As the first anniversary of the signing of the Joint Comprehensive Plan of Action with Iran approaches, it is time to look ahead to the long-term implications of the agreement.
Five months into the Iran deal’s implementation, the IAEA reports that Tehran is in compliance with its obligations. But there are some potential problems on the horizon.
Four scenarios for the future as the Joint Comprehensive Plan of Action approaches its one year mark.
An upcoming meeting will decide whether India will be allowed to join the Nuclear Suppliers Group. Member states should think carefully.
The nuclear agreement with Iran includes innovations that could bolster confidence that other countries’ nuclear programs will be exclusively peaceful.
The global nuclear order appears increasingly tense, primarily because many states feel that the structure and distribution of benefits is unjust. Among the states that will determine how the nuclear order will adapt, Argentina, Brazil, China, India, and Pakistan are particularly important.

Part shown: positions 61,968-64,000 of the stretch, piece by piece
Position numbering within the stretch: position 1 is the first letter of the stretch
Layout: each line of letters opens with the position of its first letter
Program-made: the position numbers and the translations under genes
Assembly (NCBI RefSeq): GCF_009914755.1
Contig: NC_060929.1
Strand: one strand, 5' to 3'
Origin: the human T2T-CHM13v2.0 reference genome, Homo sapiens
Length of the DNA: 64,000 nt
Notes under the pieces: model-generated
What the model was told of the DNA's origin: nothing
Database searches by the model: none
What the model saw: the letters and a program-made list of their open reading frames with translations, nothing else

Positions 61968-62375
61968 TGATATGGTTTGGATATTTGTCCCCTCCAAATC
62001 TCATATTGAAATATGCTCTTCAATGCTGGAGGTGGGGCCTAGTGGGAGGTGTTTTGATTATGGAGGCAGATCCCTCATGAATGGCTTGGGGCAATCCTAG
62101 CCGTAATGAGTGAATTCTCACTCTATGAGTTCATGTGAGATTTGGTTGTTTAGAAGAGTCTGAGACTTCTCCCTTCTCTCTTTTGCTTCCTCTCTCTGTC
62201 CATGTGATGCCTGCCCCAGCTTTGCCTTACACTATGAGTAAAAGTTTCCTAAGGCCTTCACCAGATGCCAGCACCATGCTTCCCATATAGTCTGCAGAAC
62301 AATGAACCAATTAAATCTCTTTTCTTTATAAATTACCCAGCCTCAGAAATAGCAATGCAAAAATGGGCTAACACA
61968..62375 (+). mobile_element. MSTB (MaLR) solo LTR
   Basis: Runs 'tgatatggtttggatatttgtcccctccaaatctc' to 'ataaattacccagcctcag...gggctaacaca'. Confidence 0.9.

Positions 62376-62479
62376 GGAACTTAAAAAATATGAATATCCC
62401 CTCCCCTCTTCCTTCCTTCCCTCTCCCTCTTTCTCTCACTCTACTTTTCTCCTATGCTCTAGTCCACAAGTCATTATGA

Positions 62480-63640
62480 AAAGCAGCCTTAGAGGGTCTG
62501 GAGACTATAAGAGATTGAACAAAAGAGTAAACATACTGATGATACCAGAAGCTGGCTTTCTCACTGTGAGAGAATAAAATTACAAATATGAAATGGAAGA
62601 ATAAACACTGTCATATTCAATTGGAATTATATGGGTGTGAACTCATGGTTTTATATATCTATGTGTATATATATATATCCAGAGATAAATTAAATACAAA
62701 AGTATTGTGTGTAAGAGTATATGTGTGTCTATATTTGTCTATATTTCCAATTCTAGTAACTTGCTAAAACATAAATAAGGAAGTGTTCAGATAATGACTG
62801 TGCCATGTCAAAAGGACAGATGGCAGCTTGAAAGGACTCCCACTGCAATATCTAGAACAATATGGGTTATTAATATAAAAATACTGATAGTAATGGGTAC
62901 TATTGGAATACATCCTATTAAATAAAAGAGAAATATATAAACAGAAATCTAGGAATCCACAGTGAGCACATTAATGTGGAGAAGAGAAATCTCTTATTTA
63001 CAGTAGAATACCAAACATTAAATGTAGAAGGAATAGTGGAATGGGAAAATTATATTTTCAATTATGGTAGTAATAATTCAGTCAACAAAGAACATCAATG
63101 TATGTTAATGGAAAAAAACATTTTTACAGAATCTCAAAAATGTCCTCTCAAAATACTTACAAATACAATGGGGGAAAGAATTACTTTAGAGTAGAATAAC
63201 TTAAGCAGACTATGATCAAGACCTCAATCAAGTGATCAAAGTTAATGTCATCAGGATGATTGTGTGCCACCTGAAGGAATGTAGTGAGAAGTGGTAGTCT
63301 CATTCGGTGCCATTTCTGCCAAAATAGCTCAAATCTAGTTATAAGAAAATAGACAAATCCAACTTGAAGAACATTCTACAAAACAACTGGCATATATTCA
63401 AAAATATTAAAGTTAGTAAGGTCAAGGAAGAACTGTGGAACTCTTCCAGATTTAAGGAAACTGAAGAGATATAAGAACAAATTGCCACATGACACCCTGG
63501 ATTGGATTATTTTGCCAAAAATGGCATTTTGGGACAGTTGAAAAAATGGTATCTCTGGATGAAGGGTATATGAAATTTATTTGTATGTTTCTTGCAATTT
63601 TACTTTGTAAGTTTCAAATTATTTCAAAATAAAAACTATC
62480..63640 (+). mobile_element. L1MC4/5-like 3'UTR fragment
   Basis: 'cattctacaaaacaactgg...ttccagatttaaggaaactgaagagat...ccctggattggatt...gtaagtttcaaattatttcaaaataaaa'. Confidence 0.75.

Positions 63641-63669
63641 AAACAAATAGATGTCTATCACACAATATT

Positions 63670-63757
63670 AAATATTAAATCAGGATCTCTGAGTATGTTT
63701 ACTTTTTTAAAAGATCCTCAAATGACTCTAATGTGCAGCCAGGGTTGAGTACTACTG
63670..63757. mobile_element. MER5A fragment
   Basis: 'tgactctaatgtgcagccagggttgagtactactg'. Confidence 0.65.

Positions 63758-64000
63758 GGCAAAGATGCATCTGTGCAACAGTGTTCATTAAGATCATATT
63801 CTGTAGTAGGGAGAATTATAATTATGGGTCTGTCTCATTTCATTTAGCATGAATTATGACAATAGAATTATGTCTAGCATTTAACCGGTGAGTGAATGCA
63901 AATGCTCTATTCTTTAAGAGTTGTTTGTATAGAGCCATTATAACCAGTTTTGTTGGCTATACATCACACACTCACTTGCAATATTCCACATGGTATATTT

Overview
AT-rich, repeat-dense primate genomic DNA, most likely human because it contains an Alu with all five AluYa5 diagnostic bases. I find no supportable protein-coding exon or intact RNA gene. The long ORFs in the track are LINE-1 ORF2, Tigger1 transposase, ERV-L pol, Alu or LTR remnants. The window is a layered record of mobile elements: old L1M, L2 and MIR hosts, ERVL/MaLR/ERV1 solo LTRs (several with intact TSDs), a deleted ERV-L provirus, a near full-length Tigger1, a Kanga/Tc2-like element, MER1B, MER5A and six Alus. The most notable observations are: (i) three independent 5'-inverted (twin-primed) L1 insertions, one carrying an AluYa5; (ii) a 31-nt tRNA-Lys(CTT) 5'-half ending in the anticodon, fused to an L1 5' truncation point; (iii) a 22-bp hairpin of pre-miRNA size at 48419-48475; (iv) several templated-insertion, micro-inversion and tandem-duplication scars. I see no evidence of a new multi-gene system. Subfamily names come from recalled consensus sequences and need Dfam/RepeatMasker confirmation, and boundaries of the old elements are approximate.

Tensions in the nuclear order are on the rise. What role can ‘middle ground,’ or emerging, nuclear states play in shaping the global debate on nuclear issues?
The regime for managing dual-use nuclear technology has proved remarkably successful to date, but it is becoming increasingly stressed and the prospects for buttressing it are bleak.
The Nuclear Suppliers Group would be well advised to answer some critical questions before it decides to admit India and Pakistan.
While Japan is not a party to the Iran nuclear deal, it played an important role in its conclusion and could prove influential in its implementation.